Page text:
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Connecticut chronicle. (Hartford, Conn.) 194?-194?, June 05, 1948, Image 5

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CONNECTICUT CHRONICLE, JUNE 5, 1948
Page Five
raxed
(Group Metiers
Priest
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Fig
Against
Bias
BROOKLYN, N. Y. (Special) For his work in endeavoring
to persuade the American Bowling Congress to eliminate its rule
that only whites may compete in tournaments under its authority,
Rev. Charles T. Carow, professor at Cathedral College here,
received a testimonial from the Brooklyn Catholic Interracial
Council at its fourth annual meeting at the Academy of Music last
Sunday. The president of the council, Cottrell E. Cooper, a
Negro Catholic, presided.
Action of the American Bowling
Congress at its recent convention
in retaining its rule, notwithstand
ing Father Carow's representations,
caused Msgr. Raymond J. Campion,
chaplain of the Council and pastor
of St. Peter Caver's Church, to
urge Catholics to take a practical
stand against such examples of
interracial discrimination.
."Actually the freedom we boast
as every American's precious right
and heritage is at this moment lar
gely denied to our Negro fellow
Americans. This denial will con
tinue as long as fair-minded men
remain indifferent to the enslave
ment the Negro suffers," he said.
.."It has been estimated that there
are over half a million graduates
from Catholic Colleges in this coun
try. This is a tremendous potential
force for leadership in applying
Christian principles to our social
problems."
Q0
S W A T C H TIME
Give Them One On
Th's Glorious Day
Bulova
Benrus
Waliham
Longines
Wittnauer
Elgin
Other Gifts To Choose From'
WATCH & CRYSTAL
CLINIC
1029 MAIN ST. HARTFORD
(Over The Smart Shop)
Phone 6-4872
Gordon Jackson (Prop.)
MEADOW
Cleaners & Dyers
Work Called For & Delivered
PROMPT SERVICE
CALL 6-4930
Alterations & Repairs
2279 Main St. Htfd.. Conn.
Communists Outnumbered
"This great group centainly out
numbers the convinced Communits
who are devoted to propagating
hate, misery and destruction. Yet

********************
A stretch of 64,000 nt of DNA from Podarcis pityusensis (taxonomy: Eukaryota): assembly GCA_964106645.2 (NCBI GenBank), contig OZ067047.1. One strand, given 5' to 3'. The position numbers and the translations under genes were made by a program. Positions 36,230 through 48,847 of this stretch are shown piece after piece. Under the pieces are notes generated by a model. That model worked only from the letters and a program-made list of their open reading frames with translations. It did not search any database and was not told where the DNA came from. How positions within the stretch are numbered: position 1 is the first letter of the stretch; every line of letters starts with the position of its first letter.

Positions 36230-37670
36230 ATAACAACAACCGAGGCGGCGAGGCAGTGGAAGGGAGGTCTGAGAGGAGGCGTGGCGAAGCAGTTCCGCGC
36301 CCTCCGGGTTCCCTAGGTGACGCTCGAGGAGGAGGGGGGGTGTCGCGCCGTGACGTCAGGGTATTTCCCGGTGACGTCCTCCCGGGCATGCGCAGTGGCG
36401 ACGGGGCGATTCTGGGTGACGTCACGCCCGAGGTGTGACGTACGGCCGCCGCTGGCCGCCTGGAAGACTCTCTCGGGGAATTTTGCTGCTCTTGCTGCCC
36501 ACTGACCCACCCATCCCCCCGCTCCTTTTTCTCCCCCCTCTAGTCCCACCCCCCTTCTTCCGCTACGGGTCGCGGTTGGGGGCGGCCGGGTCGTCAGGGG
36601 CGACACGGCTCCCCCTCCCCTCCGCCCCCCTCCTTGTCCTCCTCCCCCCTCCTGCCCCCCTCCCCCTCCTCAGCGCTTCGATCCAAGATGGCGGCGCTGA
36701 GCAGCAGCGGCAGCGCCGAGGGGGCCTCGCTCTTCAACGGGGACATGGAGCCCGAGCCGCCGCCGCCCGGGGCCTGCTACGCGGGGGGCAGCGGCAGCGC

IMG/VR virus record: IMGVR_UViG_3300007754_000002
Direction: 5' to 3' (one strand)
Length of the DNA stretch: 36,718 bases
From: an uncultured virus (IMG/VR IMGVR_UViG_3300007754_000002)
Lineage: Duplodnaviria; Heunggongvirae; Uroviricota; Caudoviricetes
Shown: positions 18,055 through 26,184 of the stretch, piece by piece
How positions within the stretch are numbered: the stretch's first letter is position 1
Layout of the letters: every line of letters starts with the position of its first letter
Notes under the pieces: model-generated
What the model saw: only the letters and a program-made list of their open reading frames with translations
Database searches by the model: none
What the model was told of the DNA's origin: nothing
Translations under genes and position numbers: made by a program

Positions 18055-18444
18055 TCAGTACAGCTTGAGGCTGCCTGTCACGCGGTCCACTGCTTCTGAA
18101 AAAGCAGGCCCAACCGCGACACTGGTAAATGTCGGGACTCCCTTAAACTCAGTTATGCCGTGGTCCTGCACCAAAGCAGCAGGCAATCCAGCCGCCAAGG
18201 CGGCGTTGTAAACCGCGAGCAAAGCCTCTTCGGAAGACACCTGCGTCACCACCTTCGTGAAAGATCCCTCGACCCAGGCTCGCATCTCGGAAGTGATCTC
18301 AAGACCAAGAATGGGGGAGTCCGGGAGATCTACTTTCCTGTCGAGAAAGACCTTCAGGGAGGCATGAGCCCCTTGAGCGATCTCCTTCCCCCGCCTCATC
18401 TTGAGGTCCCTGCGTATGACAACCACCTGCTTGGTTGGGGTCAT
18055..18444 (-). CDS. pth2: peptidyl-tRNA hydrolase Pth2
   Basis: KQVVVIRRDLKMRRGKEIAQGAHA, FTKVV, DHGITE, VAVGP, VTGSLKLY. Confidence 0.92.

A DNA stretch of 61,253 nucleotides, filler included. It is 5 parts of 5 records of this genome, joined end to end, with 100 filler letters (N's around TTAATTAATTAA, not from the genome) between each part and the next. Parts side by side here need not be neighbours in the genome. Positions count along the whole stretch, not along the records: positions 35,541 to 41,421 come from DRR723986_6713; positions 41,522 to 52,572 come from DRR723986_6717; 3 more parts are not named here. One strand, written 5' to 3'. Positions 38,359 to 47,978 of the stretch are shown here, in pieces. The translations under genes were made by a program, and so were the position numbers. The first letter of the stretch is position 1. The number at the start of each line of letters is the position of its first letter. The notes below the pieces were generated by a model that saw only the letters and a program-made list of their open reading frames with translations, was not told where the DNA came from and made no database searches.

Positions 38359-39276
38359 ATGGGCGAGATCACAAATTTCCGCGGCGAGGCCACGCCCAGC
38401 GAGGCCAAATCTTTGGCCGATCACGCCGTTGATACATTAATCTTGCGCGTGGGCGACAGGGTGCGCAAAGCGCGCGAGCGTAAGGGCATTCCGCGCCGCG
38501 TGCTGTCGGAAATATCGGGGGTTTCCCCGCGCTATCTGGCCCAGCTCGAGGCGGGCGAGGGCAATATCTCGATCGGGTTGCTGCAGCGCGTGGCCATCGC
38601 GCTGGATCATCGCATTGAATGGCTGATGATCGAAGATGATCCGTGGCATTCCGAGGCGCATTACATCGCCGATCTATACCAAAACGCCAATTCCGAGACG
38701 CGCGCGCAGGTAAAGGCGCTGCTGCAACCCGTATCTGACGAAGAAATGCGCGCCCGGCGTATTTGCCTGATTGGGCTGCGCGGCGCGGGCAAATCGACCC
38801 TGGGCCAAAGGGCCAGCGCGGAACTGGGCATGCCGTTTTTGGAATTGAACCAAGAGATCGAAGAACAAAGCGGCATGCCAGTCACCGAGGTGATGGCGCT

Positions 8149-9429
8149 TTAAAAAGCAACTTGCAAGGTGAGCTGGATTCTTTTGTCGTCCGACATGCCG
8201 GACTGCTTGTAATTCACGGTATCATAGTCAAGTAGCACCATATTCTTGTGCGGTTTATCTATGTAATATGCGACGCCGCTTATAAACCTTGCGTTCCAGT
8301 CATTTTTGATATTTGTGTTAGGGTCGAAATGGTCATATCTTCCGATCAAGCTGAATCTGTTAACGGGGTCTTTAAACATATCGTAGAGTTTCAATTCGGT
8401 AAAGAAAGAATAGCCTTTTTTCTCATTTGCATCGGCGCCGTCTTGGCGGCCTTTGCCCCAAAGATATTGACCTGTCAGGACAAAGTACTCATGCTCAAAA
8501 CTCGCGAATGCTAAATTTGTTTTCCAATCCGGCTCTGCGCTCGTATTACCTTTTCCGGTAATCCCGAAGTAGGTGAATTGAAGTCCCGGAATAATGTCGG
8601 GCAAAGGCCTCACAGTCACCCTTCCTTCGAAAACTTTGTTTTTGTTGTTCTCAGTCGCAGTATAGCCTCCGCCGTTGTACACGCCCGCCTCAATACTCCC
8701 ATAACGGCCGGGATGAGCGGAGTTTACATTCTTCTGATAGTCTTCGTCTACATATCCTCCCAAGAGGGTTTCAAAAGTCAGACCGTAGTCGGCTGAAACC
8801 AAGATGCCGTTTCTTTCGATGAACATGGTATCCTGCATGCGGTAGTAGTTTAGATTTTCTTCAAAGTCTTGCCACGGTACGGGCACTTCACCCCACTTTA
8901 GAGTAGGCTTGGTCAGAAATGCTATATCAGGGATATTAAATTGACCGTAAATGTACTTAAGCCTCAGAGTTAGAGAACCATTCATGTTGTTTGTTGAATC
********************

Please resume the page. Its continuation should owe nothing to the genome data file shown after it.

the record shows Communists are
more active and better organized
for their destructive program of pro
moting human misery than are
tdday's Catholics in leading us on
the constructive way of a better
social order and a happier life."
"The unconcern, the false sense of
security and the indifference so
many of today's Catholics manifest
is inexcusable. We cannot remain
at peace if we maintain a cold,
callous indifference o our neigh
bor's woe."
Every Catholic, Msgr. Campion
said, "stands challenged by the re
cent decision of the American Bowl
ing Congress. This group controls
the great pastime and sport of bowl
ing. Scores of Catholics, individuals
and organizations, belong to it. Yet,
it is sad to relate that this organi
zation in- its recent convention
voted to maintain its rule that only
Caucasians could complete in bowl
ing tournaments under its authority.
"This is a crippling disability to
Negroes who like to bowl. I do
not like to see St. Peter Claver's
parishioners barred from bowling
competition in regulated and super
vised alleys because they happen to
be Negroes.
"Here indeed is a challenge to to
day's Catholics. Are we to sit by
in smug satisfaction and enervating
indifference and allow this grave
injustice to continue? I am de
lighted that Father Carow . . . car
ried the fight to the highest auth
ority of the American Bowling Con
gress. He at least accepted the
challenge and by raising his voice
in protest set many men to thinking.
Elmer Carter Speaks
Other speakers were Paul D.
Williams, president of the Southern